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row

1
[ roh ]
/ roʊ /
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See synonyms for: row / rowed / rowing on Thesaurus.com

Definition of row

noun
verb (used with object)
to put in a row (often followed by up).
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Idioms about row

    hard / long row to hoe, a difficult task or set of circumstances to confront: At 32 and with two children, she found attending medical school a hard row to hoe.

Origin of row

1
First recorded in 1200–50; Middle English reue, reuwe, rou(e) “row, line, rank (line of soldiers),” Old English rǣw, rāw; akin to Middle Dutch rije, Middle High German rīhe, German Reihe “row”

Other definitions for row (2 of 3)

row2
[ roh ]
/ roʊ /

verb (used without object)
to propel a vessel by the leverage of an oar or the like.
verb (used with object)
noun
an act, instance, or period of rowing: It was a long row to the far bank.
an excursion in a rowboat: to go for a row.

Origin of row

2
First recorded before 950; Middle English rouen, rouwen, Old English rōwan “to go by water, sail, row”; cognate with Old Norse rōa; akin to Latin rēmus, Greek eretmón, both meaning “oar”; see also rudder

OTHER WORDS FROM row

row·a·ble, adjectiverower, nounun·der·row·er, noun

Other definitions for row (3 of 3)

row3
[ rou ]
/ raʊ /

noun
a noisy dispute or quarrel; commotion.
noise or clamor.
verb (used without object)
to quarrel noisily.
verb (used with object)
Chiefly British. to upbraid severely; scold.

Origin of row

3
First recorded in 1740–50; origin uncertain
Dictionary.com Unabridged Based on the Random House Unabridged Dictionary, © Random House, Inc. 2022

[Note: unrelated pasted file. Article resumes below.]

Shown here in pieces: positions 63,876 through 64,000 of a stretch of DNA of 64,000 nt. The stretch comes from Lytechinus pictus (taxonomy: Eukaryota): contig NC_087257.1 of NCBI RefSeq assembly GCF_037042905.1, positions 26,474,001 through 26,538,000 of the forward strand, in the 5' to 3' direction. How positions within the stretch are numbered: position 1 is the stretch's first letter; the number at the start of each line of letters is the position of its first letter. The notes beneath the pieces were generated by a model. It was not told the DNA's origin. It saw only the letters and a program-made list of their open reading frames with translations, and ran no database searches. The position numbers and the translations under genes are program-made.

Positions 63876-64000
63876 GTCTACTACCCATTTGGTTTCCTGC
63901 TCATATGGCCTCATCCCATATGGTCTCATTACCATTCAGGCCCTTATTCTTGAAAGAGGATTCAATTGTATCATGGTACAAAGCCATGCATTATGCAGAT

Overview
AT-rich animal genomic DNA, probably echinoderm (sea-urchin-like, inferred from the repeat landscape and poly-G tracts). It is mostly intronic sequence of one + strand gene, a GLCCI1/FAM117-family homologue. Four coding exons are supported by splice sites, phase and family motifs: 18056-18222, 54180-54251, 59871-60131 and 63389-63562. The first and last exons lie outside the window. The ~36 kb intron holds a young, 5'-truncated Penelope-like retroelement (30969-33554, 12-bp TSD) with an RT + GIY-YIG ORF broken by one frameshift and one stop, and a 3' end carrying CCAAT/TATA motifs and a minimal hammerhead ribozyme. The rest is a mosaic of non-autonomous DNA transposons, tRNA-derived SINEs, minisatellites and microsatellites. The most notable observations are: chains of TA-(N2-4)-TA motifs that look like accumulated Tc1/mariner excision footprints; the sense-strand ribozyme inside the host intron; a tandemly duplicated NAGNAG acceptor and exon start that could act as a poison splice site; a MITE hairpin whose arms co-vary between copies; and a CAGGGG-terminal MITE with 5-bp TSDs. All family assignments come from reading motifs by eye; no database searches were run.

How to use row in a sentence

British Dictionary definitions for row (1 of 3)

row1
/ (rəʊ) /

noun

Word Origin for row

Old English rāw, rǣw; related to Old High German rīga line, Lithuanian raiwe strip

British Dictionary definitions for row (2 of 3)

row2
/ (raʊ) /

noun
a noisy quarrel or dispute
a noisy disturbance; commotionwe couldn't hear the music for the row next door
a reprimand
give someone a row informal to scold someone; tell someone off
verb
(intr often foll by with) to quarrel noisily
(tr) archaic to reprimand

Word Origin for row

C18: origin unknown

British Dictionary definitions for row (3 of 3)

row3
/ (rəʊ) /

verb
noun
an act, instance, period, or distance of rowing
an excursion in a rowing boat
See also row over

Derived forms of row

rower, nounrowing, noun

Word Origin for row

Old English rōwan; related to Middle Dutch roien, Middle High German rüejen, Old Norse rōa, Latin rēmus oar
Collins English Dictionary - Complete & Unabridged 2012 Digital Edition © William Collins Sons & Co. Ltd. 1979, 1986 © HarperCollins Publishers 1998, 2000, 2003, 2005, 2006, 2007, 2009, 2012

Other Idioms and Phrases with row

row

see get one's ducks in a row; kick up a fuss (row); skid row; tough row to hoe.

The American Heritage® Idioms Dictionary Copyright © 2002, 2001, 1995 by Houghton Mifflin Harcourt Publishing Company. Published by Houghton Mifflin Harcourt Publishing Company.
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